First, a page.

The practical definition of bullying includes behaviors that we all occasionally commit. New York State perhaps exemplifies this best. Its anti-bullying law is called “The Dignity for All Students Act.” It declares that children are entitled to go to school without anyone disrespecting them for any reason. Who among us would not be found guilty of bullying?

And this brings us to why so many bullying complaints are determined by school investigations to not be bullying. Children and their parents are taught the practical definition of bullying. So they report to the school whenever another kid upsets them.

The school then proceeds to conduct an investigation, but applies the theoretical definition of bullying. Thus it almost always determines that the negative action either wasn’t sufficiently intentional and/or repetitive, or that the victim was not weaker than the alleged bully, or that it occurred within the context of “a conflict.” The victimized children and their parents are unhappy with this determination, but at least the school can claim that it hadn’t failed to prevent the bullying because the incident wasn’t really bullying.

We can’t blame children, their parents or the schools for the confounding situation that leads to so many bullying false alarms. They are only doing what they learned from the world’s leading bullying experts.

But if we want to prevent false alarms, it is counterproductive to only inform students and parents that the school will not tolerate any bullying. It is also necessary to inform them about the behaviors that the school will tolerate because they do not constitute bullying.

Therefore, I suggest that anti-bullying laws and policies clearly include the following:

The following do not constitute bullying and are permissible under the anti-bullying law:

Kids are allowed to insult your children (including, but not limited to, for their appearance, intelligence, race, religion, sexual orientation, or any other characteristic, whether actual or perceived), to spread rumors about them, to exclude them from groups, to hit them, to write something negative about them, to make demeaning gestures, or to upset them in any way, as long as it is done sporadically (not pervasively).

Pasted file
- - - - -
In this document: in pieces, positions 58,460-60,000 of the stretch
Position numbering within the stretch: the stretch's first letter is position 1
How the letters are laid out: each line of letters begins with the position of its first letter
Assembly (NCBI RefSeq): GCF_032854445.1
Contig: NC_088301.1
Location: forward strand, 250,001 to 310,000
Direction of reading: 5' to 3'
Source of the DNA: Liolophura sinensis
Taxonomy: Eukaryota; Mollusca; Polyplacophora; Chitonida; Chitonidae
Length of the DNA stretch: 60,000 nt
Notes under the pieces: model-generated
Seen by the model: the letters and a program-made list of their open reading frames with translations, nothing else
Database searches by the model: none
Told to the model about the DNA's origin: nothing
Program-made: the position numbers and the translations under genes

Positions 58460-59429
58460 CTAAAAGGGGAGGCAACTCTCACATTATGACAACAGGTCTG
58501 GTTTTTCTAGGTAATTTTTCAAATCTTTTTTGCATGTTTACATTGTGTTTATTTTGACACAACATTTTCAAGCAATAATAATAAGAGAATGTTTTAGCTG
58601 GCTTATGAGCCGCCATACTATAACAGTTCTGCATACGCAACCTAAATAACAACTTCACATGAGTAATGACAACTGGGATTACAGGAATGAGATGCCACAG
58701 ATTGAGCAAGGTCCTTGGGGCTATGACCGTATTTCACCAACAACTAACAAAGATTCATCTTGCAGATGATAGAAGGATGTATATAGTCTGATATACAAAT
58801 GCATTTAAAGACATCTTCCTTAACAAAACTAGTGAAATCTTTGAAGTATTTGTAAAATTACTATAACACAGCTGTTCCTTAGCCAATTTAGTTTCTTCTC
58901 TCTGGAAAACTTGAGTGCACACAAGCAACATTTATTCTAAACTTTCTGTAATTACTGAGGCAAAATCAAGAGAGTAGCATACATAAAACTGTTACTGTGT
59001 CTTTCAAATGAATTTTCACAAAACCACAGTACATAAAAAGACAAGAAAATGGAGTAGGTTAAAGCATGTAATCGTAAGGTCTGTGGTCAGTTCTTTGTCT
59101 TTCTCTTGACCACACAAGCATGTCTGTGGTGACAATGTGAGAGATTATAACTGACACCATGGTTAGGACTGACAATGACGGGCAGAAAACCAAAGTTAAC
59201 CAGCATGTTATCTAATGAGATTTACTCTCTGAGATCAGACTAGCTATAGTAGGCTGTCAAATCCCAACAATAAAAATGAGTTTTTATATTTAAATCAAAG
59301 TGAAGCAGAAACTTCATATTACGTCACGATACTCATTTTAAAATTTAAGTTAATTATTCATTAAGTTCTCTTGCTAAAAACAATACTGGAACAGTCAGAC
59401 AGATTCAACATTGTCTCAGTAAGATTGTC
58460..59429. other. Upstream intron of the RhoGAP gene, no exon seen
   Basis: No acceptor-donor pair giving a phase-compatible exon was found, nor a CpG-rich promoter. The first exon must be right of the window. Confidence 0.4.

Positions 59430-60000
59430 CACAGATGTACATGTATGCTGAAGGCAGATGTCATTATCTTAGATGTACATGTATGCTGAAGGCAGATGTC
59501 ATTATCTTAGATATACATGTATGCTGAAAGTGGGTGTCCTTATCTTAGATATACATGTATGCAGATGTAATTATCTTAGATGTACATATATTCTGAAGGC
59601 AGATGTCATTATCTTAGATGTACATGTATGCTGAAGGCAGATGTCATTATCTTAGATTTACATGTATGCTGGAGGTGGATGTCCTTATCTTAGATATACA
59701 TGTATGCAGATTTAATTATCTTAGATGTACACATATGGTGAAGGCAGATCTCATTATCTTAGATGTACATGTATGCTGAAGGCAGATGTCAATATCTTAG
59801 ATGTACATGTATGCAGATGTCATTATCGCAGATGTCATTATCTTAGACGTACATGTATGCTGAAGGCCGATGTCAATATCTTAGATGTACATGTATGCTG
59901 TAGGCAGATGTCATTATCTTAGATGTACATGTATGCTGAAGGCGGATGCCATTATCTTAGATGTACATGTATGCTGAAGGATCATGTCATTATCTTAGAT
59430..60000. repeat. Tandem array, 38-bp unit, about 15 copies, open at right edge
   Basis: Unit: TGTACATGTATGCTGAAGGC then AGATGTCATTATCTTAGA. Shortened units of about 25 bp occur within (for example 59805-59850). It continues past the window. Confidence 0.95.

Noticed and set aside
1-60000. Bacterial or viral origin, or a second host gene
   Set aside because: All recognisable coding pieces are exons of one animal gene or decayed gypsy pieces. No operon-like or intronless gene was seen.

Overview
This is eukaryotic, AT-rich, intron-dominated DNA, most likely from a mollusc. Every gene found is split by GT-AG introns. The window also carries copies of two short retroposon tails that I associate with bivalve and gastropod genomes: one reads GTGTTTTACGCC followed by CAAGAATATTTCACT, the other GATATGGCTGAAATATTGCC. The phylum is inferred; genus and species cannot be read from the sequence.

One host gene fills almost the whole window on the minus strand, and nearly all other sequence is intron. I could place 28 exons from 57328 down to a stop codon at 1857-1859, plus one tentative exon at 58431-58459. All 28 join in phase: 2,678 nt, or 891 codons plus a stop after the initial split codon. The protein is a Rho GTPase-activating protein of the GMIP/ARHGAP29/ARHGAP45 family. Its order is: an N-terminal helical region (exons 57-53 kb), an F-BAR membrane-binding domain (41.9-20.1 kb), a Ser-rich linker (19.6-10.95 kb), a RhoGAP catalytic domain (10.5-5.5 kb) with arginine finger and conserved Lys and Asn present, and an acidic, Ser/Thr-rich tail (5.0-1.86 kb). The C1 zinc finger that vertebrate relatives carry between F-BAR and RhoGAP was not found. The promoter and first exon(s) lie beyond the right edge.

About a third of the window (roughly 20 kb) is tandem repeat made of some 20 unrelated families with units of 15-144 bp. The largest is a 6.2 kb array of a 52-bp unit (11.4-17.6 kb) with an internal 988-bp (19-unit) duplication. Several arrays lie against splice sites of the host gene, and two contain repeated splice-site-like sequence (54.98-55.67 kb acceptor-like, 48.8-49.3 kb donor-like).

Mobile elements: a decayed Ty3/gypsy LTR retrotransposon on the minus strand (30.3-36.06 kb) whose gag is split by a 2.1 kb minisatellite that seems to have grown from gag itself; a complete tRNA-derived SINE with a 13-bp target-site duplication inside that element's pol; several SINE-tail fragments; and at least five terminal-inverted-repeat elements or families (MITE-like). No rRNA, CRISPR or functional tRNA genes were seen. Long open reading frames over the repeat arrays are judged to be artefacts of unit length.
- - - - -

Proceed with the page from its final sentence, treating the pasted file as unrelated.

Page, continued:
Kids are allowed to do the above behaviors to your children as long as they are not intending to hurt them (meaning, they are committed accidentally, or without awareness that the behavior is hurtful, or with intention of just fooling around with your children).

Kids are allowed to do the above behaviors to your children as long as they are not superior in power to your children (meaning, they are either equal to or weaker than your child in physical strength, and/or equal or lower in intelligence, and/or equal or lower in social/emotional development).

Kids are allowed to do the above behaviors to your children as long as they are within the context of a conflict (conflicts are not bullying). For example, they are competing over a seat at a lunch table, or they are fighting over the same romantic interest, or they are on opposing sides in school elections, or an altercation breaks out in gym, or they used to be friends with your child but then became enemies.

The law forbids bullying behavior, not victim behavior. Thus, kids are allowed to do the above behaviors to your children if they feel victimized by them. This includes any behavior committed because they are angry with your child, hate your child, or are getting revenge against your child. (Anger, hate, and the desire for revenge only arise from the feeling of being victimized.)

Forgive me for bringing you this bad news, but it is impossible to reduce bullying complaints without publicizing such information. Frankly, I can’t see any school or legislative body daring to take such a step. However, as long as they don’t, they will continue to be plagued with an endless flood of bullying complaints.

******************For anyone who wants a free and effective solution to bullying, please access the free manuals on my website:

I also recommend that schools and districts consider my Proposal for a Rational Moral School Bullying Policy Based on the Golden Rule:…

Transparency Declaration: I declare that I do have a financial interest in a company that offers products and services that may be related to the content of my writings.

Author's Policies Regarding Comments: 1. I rarely respond to comments because I simply don't have the time. If I don't respond to your comment, please don't take it personally. 2. Psychology Today has a strict policy about nasty comments. I believe in free speech and rarely censor comments, no matter how nasty. Every nasty comment by adults––especially by ardent anti-bullying advocates––illustrates how irrational it is to expect kids to stop engaging in bullying.